Collective Soul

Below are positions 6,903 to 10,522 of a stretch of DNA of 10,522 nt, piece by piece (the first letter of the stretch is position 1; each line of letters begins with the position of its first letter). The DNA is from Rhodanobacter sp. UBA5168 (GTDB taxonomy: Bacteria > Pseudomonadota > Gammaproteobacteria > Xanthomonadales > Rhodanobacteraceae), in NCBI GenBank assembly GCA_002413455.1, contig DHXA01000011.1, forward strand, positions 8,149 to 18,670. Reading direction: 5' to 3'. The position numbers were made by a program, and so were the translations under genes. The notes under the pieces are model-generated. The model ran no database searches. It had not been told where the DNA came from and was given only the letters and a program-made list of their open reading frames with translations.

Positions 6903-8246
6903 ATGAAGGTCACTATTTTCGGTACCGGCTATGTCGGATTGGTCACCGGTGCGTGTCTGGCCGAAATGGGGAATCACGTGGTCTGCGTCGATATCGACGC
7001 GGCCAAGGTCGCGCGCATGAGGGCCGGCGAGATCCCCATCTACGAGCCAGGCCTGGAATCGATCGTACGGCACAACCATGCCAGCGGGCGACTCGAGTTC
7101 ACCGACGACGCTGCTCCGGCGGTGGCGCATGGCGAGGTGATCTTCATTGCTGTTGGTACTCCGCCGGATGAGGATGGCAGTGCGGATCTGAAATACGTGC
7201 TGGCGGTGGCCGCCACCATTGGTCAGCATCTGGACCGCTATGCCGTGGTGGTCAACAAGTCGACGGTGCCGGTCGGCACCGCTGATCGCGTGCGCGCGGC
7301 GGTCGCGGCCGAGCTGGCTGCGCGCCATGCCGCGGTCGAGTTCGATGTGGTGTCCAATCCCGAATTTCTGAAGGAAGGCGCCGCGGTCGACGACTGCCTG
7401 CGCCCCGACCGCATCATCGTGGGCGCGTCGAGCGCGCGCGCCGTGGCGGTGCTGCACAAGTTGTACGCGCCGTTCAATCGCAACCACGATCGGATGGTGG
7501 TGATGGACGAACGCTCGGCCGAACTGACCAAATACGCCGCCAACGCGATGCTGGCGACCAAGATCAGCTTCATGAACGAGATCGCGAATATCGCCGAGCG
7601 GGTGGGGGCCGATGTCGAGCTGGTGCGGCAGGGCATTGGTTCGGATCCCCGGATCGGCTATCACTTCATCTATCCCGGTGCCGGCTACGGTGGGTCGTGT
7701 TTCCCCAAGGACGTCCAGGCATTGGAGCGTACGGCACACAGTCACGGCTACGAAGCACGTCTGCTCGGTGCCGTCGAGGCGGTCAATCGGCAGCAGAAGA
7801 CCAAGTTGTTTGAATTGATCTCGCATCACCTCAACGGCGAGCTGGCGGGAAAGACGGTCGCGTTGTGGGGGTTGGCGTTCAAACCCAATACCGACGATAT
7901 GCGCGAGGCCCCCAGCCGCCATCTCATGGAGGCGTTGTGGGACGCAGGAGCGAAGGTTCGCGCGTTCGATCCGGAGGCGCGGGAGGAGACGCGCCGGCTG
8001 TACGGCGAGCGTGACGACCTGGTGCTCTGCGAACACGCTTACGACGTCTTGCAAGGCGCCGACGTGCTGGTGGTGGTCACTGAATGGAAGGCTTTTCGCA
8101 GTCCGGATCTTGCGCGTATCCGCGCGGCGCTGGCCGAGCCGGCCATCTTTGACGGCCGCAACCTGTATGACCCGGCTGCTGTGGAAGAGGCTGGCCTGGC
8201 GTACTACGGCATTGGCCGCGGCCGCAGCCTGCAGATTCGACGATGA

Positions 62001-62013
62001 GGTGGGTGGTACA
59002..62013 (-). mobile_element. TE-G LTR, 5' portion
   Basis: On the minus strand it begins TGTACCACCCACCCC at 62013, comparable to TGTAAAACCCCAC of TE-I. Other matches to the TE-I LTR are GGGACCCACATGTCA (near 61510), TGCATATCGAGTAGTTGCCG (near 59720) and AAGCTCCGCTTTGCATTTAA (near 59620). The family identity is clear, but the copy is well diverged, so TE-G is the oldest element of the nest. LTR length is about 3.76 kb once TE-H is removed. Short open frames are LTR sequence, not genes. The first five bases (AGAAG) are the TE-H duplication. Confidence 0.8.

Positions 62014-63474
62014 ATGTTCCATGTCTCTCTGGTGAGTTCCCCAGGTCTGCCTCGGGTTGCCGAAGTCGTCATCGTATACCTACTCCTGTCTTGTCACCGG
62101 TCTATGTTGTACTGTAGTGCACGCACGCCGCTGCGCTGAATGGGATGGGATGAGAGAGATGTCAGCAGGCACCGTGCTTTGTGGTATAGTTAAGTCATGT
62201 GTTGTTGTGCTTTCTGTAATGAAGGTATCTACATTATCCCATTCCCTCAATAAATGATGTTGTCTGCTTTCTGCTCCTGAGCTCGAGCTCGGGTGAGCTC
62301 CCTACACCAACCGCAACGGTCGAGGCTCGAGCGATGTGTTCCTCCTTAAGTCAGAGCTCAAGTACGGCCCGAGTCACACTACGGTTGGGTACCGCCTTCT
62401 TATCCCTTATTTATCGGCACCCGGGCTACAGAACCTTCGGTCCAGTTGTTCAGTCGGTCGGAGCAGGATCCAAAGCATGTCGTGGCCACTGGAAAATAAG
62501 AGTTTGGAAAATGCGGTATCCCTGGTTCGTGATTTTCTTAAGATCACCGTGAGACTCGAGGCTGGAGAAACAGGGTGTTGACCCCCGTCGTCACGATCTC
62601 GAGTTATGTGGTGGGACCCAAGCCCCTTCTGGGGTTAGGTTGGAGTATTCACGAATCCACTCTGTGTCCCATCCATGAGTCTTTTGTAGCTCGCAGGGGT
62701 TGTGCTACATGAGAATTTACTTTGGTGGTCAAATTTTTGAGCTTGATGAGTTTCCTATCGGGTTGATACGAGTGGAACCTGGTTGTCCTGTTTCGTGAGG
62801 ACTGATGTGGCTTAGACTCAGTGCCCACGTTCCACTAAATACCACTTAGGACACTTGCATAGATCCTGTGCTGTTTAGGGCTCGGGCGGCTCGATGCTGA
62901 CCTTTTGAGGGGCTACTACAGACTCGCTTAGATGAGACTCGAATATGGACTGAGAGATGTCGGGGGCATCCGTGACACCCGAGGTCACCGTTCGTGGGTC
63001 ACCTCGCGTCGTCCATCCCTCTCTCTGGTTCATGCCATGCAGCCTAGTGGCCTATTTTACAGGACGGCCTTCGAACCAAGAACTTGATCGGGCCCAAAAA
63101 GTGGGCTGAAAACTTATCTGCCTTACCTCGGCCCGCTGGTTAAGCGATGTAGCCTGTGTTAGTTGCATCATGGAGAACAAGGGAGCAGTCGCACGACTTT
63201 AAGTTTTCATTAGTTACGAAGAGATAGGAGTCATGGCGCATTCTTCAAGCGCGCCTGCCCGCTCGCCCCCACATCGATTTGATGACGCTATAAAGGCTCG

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All the stars align for Collective Soul on Blood, at least as far as the calendar is concerned. It's their tenth album released in the wake of the 25th anniversary of their 1994 breakthrough, the kind of landmark that only a veteran band gets to claim. At this point in their career, Collective Soul are acting like veterans, playing music that builds upon their older work, music that ignores the present day by going deeper into the familiar. Even if Blood offers the kind of densely saturated melodies and hooks that are Collective Soul's trademarks, it doesn't feel like a throwback, nor does it seem like a nostalgia trip. Leader Ed Roland decorates his surging rockers and ballads with some light, stylish flair in the margins -- they usually arrive in the form of polished electronic accents -- and, more importantly, he still sings with passion. His energy and resolve enliven songs that deliberately follow conventional contours -- songs designed to evoke certain sounds and emotions, from both Collective Soul's peak in the alt-rock '90s and the '70s album rock that is their perennial inspiration. If the sounds on Blood aren't precisely new, they're nevertheless sturdy, the work of craftsman who know their trade and are comfortable relying on their skills. It's the kind of album delivered by a confident veteran act, then: solid and strong, lacking in frills but satisfying all the same.

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